The kids loved being with Jesus. I know some of us here work with the children, and children don’t like being around miserable people don’t they? Have you ever seen a child run up to a sourpuss? No. Children come running to happy people, to people who make them laugh, who make them welcome, who sweep them in their arms, who tickle them maybe, have a laugh with them. That is what Jesus was like. It was the disciples who tried to get the kids away from Jesus sometimes. ‘Oh come on, we need to be more serious.’ Jesus said: ‘Let them come to Me’.

Jesus was not always preaching. Sometimes He was at a party, in fact often at a party. So much so, that He was known as a friend of sinners. That was meant as an insult but, in a way, it was the best praise anyone could give Him. Sometimes He would rather hang out with the undesirables, the people that probably you don’t like hanging out with. The people where we might say ‘extra grace required’, you know, that kind of people. Jesus was there with them. He would enjoy their company. In fact, He would go to their parties so much so that (hear this carefully), He was accused – only accused, this was not actually true of Him –of being a drunkard and a glutton. I wonder how many of us know of any Christians today who are both very holy and spiritual and could be accused of being a drunkard. This is not an excuse to go and get drunk. What I am saying here is this, God is calling us to be a people of joy, people who enjoy other people’s company, and people who are like Jesus in that they are fun to be around. At one point in His life, it says in Luke 10:21 that Jesus ‘…rejoiced greatly in the Holy Spirit…’ I would have loved to have been there, to see what that looked like. Did He laugh? Did He speak in tongues? Did He fall over? Who knows? I do not know what really happened at that moment but it says there: ‘He rejoiced greatly in the Holy Spirit’. That is what is on offer for us. He calls us to be like Him.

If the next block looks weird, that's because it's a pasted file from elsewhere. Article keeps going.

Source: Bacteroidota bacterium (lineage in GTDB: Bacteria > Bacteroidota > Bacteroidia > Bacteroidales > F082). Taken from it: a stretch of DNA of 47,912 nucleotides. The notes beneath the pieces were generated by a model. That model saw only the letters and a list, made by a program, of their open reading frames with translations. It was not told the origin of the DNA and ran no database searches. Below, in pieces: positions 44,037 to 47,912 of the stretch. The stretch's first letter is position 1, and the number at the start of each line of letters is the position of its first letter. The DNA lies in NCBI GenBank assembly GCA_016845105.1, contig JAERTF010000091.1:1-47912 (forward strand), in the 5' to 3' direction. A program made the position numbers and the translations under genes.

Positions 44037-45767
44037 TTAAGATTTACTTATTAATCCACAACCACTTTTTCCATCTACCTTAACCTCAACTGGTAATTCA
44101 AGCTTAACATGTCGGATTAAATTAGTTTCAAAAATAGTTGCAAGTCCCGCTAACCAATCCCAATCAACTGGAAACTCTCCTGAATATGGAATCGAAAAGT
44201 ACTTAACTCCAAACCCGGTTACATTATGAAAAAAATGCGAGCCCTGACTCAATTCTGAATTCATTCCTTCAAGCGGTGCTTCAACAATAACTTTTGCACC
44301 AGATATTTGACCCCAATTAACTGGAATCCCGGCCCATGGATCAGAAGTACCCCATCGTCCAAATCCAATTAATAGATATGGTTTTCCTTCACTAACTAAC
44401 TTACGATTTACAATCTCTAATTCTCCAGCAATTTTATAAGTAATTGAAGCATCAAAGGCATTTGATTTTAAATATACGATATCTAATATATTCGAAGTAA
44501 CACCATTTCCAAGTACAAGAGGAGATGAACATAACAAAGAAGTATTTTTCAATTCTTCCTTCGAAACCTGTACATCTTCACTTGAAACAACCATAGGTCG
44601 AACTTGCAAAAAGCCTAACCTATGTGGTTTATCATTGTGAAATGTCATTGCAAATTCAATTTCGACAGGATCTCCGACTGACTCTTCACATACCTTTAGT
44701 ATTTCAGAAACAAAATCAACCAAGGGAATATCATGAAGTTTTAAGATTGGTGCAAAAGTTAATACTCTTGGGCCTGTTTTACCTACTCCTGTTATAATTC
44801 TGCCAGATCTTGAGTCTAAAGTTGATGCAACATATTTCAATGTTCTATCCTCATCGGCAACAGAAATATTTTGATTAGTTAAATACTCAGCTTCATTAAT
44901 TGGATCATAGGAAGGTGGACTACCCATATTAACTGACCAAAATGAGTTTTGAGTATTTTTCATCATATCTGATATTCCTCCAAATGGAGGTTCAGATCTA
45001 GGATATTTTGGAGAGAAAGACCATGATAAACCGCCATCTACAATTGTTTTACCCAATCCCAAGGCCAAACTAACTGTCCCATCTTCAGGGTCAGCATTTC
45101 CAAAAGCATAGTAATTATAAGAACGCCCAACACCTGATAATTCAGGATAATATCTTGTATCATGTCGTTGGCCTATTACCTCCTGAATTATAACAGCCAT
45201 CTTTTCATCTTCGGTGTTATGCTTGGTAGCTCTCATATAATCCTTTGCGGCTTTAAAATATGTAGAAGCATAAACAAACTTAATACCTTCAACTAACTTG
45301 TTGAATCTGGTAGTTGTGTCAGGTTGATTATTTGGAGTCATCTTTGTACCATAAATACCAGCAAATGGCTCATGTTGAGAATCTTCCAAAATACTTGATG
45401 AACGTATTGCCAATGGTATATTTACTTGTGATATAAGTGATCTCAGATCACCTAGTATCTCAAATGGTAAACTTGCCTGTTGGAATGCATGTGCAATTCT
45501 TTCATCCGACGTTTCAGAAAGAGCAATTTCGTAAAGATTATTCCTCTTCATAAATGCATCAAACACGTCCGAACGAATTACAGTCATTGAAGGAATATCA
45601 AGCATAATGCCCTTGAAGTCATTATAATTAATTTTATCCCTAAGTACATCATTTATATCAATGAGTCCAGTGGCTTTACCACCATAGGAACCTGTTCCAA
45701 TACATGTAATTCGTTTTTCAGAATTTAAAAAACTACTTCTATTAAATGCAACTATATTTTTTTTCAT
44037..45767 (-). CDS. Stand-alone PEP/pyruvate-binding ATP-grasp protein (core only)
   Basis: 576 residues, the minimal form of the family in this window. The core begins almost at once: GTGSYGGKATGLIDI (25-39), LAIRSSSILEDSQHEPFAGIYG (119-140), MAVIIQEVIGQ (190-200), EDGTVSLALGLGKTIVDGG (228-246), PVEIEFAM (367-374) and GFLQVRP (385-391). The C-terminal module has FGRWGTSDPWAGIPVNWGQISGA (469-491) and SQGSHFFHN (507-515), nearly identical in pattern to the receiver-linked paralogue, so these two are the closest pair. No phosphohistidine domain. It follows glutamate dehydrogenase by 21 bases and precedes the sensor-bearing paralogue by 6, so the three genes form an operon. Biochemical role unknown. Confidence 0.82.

In John 15 Jesus tells us to obey Him. This is a different sort of obey. It is not obedience of law and fear, it is the obedience that comes out of relationship. He says: ‘obey Me so that My joy may be in you and that Your joy may be full’. Just hear that carefully, He commands you to obey Him so that His joy can be in you, and so that your joy can be full. In case we missed it, when He was praying just before the cross, He looked down through history and He saw us, sitting in this room and He said: ‘Lord, for Mike and Daff, for Adrian, for Rob, for Danielle, for Grace, for whatever your name is, may they have the full measure of My joy within them.